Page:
Wood Pellets vs Other Sources of Energy

28 June 18  |  Fuel   |  

Wood pellets are a practical and efficient want to hear your home. Take a look at wood pellets vs other sources of energy to compare and see which will work best for your needs.

Understanding the difference between wood pellets vs other sources of energy can help you make an educated choice about your home or business heating needs. There are many reasons why you might opt to heat your home with wood pellets.

What are Wood Pellets?

how do wood pellets compare.jpgWood pellets are a heating fuel made from compressed wood fibers. These wood products are burned in pellet stoves, furnaces and boilers, and used to heat homes, businesses and commercial locations. Wood pellets are a renewable fuel source, easy to use, efficient and natural.

Wood pellets are considered a biomass product, which means they come from from a growing, renewable energy source. Examples of biomass fuel include wood energy pellets, wood chips, cord wood, paper and agricultural byproducts used for energy and fuel.

Energy Pellets of American makes recycled wood pellets. Pellets are made from untreated shipping pallets that are no longer useful in the transportation industry. Recycled wood pellets help stop waste from entering landfills. These wood pellets are made through a simple, natural process:

  • Energy Pellets of America finds retired, untreated shipping pallets that are broken and no longer useful in the shipping industry.
  • The pallets are broken down into fine particles at our pellet plant by using a grinder and hammer mill. This turns the wood chips into a “sawdust” like material.
  • Uses multiple magnets to remove nails, screws and other ferrous metal objects from the raw material.
  • Compresses the remaining wood particles into dense pellets using a pelletizing mill. The pellet’s high density makes them burn consistently in your pellet stove or appliance. No additional chemicals are used in this process.
  • The finished pellets are bagged and shipped via pallet to retail stores and home customers. Pellets are available in 40 lb bags or by the 1 ton pallet. From pallets to pellets, the product comes full circle when shipped on a pallet to its final destination.

The entire production and shipping process creates a wood pellet product that is accessible to consumers and is a clean source of energy.

About one million United States homes burn wood pellets for heat. This number is growing. Wood pellets frequently used to heat homes and businesses in Europe and around the world.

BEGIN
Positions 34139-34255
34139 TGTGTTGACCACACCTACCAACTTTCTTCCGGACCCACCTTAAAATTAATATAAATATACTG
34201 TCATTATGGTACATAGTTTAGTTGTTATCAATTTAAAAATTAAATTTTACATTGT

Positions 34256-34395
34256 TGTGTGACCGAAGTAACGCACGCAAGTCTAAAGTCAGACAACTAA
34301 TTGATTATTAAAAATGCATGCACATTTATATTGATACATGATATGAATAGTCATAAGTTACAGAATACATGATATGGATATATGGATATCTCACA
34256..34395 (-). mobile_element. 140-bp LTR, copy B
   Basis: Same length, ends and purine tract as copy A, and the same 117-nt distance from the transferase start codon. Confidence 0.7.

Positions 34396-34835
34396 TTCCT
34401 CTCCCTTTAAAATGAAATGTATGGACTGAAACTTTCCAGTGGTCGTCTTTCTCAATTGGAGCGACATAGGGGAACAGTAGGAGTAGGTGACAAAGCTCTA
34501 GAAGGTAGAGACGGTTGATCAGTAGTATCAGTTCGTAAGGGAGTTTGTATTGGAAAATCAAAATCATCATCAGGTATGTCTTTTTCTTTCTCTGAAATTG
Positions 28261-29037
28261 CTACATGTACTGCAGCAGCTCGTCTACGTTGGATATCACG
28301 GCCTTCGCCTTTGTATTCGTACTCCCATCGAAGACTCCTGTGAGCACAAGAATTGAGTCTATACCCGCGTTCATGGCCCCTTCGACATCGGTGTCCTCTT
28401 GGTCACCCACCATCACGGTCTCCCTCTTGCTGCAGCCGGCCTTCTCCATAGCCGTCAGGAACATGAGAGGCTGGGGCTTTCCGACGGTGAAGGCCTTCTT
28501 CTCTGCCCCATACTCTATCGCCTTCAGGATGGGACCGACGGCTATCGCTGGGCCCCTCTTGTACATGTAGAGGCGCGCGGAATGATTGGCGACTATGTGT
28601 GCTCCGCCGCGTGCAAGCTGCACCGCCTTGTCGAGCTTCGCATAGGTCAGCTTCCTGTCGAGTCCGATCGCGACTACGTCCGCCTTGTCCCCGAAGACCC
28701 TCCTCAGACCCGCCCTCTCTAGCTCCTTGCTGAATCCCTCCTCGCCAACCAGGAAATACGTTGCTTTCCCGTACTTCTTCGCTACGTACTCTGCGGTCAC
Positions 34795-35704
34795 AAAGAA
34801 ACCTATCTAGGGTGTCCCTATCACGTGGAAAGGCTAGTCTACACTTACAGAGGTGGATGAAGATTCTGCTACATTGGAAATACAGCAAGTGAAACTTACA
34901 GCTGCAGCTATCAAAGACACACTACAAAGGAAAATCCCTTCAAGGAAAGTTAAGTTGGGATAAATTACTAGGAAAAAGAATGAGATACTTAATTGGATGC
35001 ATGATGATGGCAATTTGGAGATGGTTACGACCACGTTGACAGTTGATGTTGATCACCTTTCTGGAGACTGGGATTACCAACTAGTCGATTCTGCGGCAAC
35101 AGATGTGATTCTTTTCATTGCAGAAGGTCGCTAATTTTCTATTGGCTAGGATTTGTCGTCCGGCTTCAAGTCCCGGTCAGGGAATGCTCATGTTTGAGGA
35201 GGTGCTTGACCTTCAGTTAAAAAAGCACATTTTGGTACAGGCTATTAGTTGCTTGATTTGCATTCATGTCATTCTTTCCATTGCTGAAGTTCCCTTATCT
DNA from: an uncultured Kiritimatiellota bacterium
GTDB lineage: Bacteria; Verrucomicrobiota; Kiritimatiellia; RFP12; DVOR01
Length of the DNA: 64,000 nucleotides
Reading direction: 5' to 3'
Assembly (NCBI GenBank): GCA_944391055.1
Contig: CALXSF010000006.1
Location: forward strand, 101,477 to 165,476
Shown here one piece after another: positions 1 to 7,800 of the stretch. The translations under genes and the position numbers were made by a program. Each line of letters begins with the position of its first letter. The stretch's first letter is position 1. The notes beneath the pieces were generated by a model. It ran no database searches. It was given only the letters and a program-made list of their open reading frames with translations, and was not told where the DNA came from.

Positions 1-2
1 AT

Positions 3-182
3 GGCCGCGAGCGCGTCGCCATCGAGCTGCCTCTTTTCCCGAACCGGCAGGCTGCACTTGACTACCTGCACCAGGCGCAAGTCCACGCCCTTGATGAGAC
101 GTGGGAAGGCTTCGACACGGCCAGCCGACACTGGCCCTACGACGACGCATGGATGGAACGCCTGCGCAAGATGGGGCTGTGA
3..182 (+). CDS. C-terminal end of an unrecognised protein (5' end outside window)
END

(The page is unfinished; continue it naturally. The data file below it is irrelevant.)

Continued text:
According to recent statistics from the Pellet Fuels Institute, the average homeowner can save money by heating with wood pellets instead of oil or propane. Average savings are close to $700 per year. Additionally, heating with wood pellets can cut carbon and greenhouse gas emissions by up to 5 metric tons each year.

Using Wood Pellets for Heat

how do wood pellets compare to other energy sources.jpgAccording to the U.S. Department of Energy, wood pellets provide clean burning, efficient and powerful heat for modern homes. Pellet heat can also be used for businesses and commercial locations.

When using wood pellets for heat, it is important to choose the right size stove for your space. If you choose a stove that is too big, you might let your pellets burn at a low smolder to avoid overheating. This can cause waste and can increase air pollution. A too-small stove unit might not provide sufficient heat. Before using wood pellets for heat, you might want to discuss your needs with a reputable wood pellet stove dealer. A rule of thumb you might follow is a stove rated at 42,000 Btu can heat a 1,300-square-foot home while a stove rated at 60,000 Btu can heat a larger 2,000-square-foot-home.

New wood pellet burning stoves can be approved by the Environmental Protection Agency (EPA). Some new stoves feature catalytic combustors. A catalytic combustor allows your burn to occur at a lower temperature. This generates more heat while cleaning the combustion gas. High-efficiency pellet stoves also have lower emissions and are safer to use in many cases. High-efficiency pellets stoves burn more completely than other stoves. This helps to prevent a dangerous creosote buildup in the chimney.

It is also important to consider the placement of the wood pellet stove within your home or pace of business. Many stoves are essentially space heaters, so you might consider placing it in the room where you spend most of your time. Additionally, your stove should have a method for spreading heat through your home, like a blower or fan.

Wood Pellets vs Other Sources of Energy